The Lower or Third Portage, marked by the green line on the above map, is really no longer a recognizeable trail other than at the original trailheads. The shallow water and numerous rocks that necessitated the original portage, especially for the mammoth Canoe d'Maitres - almost thirty feet in length, still require lining and wading in several locations. However, the current waterway is manageable for most comtemporary paddlers and is the preferred route rather than carry though a subdivision, across Lakeshore drive, and a driving range to reach the river again.
Starting at the north end of the trailhead, the river turns sharply from east west to north south, and runs over sharp, shallow rocks just below and old Mill site. Wading or lining with good foot wear is appropriate. Billy Bobs appears river right just before a small waterfalls under Lakeshore Drive and is the standard stop for fish & chips and a cold drink on La Vase Portages Canoe Day each summer. The rocks come and go as you work towards the backside of a golf course - watch out for flying golf balls as you paddle by, shortly after which you will reach the deeper water at Lake Nipissing water level. About a half an hours further paddling will bring you to Lake Nipissing itself.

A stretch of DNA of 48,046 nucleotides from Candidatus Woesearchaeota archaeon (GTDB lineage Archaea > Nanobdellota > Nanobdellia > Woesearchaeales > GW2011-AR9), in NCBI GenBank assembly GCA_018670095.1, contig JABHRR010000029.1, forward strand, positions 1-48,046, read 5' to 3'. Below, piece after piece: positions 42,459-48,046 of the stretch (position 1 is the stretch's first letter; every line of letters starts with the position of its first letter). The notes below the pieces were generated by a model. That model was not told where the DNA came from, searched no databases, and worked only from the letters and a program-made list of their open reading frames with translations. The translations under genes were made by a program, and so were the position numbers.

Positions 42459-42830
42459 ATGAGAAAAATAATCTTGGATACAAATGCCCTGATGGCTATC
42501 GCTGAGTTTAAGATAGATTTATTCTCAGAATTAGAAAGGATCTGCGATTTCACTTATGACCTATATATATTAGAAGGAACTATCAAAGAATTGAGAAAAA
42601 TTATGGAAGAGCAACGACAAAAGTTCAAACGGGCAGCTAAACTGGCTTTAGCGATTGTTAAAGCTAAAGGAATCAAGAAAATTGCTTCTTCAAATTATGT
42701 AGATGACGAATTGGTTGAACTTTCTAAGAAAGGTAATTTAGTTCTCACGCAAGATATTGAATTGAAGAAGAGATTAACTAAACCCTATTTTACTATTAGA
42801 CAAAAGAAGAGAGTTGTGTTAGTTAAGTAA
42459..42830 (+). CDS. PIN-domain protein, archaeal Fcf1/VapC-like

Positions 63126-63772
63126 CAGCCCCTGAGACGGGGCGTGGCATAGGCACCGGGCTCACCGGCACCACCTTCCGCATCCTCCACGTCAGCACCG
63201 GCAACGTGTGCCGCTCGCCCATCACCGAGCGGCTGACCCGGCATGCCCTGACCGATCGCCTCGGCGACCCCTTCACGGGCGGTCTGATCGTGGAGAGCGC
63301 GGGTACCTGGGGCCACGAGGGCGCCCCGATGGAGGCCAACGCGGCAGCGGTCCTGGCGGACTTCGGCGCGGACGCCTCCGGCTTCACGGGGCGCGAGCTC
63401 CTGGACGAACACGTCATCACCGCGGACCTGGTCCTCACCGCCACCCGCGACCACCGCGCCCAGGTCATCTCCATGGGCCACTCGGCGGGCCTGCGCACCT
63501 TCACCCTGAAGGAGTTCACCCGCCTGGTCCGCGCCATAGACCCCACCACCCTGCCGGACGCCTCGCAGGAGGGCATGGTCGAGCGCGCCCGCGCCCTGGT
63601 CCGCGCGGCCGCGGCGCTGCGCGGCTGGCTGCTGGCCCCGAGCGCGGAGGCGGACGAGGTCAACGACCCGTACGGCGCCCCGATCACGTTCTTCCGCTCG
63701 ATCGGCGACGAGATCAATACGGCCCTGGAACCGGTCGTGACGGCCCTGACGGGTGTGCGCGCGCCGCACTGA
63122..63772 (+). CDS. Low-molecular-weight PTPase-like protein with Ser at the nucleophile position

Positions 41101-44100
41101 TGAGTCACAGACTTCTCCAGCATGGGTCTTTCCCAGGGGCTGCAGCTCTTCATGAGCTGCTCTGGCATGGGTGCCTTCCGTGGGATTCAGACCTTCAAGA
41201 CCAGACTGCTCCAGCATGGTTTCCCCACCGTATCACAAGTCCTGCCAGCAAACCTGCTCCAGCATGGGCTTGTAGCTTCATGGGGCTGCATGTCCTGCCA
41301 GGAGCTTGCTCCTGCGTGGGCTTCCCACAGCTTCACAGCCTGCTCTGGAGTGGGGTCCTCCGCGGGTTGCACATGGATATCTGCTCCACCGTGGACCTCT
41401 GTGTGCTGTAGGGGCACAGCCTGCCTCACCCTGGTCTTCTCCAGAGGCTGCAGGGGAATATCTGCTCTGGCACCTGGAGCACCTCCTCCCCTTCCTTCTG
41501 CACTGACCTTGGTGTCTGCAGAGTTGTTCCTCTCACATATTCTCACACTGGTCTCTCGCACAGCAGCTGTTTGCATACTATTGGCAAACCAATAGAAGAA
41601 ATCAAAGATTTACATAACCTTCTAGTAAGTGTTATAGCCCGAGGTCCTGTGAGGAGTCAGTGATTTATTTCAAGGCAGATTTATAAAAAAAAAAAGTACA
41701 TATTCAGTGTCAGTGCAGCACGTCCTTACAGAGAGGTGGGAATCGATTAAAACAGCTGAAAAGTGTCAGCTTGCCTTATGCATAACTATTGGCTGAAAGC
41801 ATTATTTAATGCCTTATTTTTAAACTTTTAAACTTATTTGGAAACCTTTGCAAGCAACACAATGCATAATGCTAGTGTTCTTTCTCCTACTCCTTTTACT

James Woolford, 1821 "First Portage on Little River"
The bend in the river pictured at left is still easily recognizeable to anyone crossing the same place nowadays on the Kate Pace bike path bridge that crosses La Vase River about a mile upstream from the Lake Nipissing mouth. Many golfers would also recognize it as it marks the end of a present day driving range.